Remember what it was first like for you as an adult to learn how to use a computer? All the mistakes you made? How stupid you felt compared to your more technologically comfortable children? Well, that's how your child feels a lot of the time in comparison to you.
Learning by Repeating
Parents often believe children should learn something the first time it is taught, when this is usually not a realistic expectation. In most cases, children, like adults, are multiple trial learners. Not only do children often not learn something new at once, but having gotten it right before, they may get it wrong again.
Learning really has two parts, not one. First, the child has to learn the skill or understanding, then the child has to learn to remember what he's learned. “I know the answer, I just forgot!” is a common and honest explanation.
Reminding and reteaching are part of the parent's instructional role. Also important is getting to know the kind of instructional approach that works best with your child. Notice which approach to following directions works best for your child.
Some children learn directions best from being shown the steps or from seeing a description in written words. Some children learn directions best from being told and hearing it explained out loud. And some children learn directions best from hands-on activity, having some physical involvement to help them understand.
Many elementary teachers use all three approaches to get information across. They put a homework assignment on the chalkboard for children to see, they read the assignment out loud for students to hear, and they ask students to write down the assignment in their notebooks to give students something to do.
Because it takes repetition to learn, it takes repetition to teach. It takes a child being willing to practice, the parent being willing to be persistent, and both of them being willing to be patient with however long learning takes. Impatience only impedes education.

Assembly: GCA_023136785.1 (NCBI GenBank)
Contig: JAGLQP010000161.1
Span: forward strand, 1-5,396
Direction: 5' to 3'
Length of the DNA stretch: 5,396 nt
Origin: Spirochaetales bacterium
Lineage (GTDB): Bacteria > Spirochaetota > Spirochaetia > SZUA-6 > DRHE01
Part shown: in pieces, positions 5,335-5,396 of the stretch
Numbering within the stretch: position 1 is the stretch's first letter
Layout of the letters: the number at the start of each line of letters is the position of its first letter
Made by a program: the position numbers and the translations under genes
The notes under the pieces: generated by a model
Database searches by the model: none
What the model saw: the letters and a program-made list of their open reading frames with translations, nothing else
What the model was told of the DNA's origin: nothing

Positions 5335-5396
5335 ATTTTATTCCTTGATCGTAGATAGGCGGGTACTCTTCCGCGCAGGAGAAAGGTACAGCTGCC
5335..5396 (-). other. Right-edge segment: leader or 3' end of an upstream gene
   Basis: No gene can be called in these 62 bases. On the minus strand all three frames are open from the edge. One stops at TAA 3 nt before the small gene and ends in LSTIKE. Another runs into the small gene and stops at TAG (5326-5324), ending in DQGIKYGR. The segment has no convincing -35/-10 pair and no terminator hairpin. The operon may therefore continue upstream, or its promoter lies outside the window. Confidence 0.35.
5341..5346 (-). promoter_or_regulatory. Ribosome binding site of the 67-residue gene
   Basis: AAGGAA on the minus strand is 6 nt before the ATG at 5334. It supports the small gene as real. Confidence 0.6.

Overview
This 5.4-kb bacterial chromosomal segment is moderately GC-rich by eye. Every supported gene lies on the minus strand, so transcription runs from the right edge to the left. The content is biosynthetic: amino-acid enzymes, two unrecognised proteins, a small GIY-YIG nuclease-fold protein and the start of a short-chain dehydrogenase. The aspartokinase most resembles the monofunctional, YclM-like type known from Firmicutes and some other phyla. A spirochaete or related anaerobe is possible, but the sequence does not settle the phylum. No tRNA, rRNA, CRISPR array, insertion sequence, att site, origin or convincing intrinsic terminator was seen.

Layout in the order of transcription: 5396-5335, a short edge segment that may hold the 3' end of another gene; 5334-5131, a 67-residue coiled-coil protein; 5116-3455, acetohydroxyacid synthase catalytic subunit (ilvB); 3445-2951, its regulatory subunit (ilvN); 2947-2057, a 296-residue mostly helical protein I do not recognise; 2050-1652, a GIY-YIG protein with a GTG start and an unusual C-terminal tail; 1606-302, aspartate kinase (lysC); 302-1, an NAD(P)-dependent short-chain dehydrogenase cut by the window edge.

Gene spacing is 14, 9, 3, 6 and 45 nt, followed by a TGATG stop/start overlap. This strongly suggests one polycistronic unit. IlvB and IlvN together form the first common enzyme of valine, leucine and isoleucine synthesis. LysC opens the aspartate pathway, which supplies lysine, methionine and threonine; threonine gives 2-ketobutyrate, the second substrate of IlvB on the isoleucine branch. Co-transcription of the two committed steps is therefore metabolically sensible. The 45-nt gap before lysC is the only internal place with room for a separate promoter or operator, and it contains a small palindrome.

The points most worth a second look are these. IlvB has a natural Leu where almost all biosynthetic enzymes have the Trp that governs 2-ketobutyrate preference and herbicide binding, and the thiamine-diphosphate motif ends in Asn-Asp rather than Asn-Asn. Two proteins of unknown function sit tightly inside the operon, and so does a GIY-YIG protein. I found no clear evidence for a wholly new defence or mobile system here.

Learning as a Risk
A parent's power of instruction depends a lot on sensitivity to the risks of learning their child must be willing to take in order to understand and master anything new. Consider five common risks.
Your child must be willing to declare ignorance, to admit, “I do not know.”
Your child must be willing to make mistakes, to do things wrong before getting them right, to admit, “I messed up!”
Your child must be willing to sometimes feel stupid, to have a hard time understanding, to admit, “I'm just not catching on!”
Your child must be willing to look foolish, to have others witness his or her fumbling efforts to learn, to admit, “I must seem dumb to anyone who sees me struggle so.”
Your child must be willing to evaluate him- or herself or to be evaluated by others, to have his or her performance judged, to admit, “My efforts show how well or how badly I can do.”
You can choose to respond to these risks in a way that discourages effort, or you can work to reduce them and encourage your child to learn.
If you want to discourage learning, you can put down ignorance: “You should know this already!” You can act irritated with mistakes: “Stop messing up!” You can despair at slowness to catch on: “You'll never learn!” You can embarrass foolishness: “You should be ashamed at being so slow!” And you can give a critical evaluation: “You did it wrong again!”
To keep your family environment safe for learning, don't let older children put down younger children's efforts to learn. Remain patient when your child makes mistakes. Treat problems not as sources of frustration, but as opportunities from which to learn.
However, if you want to support learning, you can give ignorance permission: “Learning begins with admitting that you don't know.” You can treat mistakes as sources of instruction: “You will learn from your errors.” You can be sensitive to feelings of stupidity: “It can be discouraging trying to learn something new.” You can admire the willingness to look foolish: “You're brave to let others see you try.” And you can give a positive evaluation: “You know more than you did before.” Because learning is risky, parents must encourage their child to learn.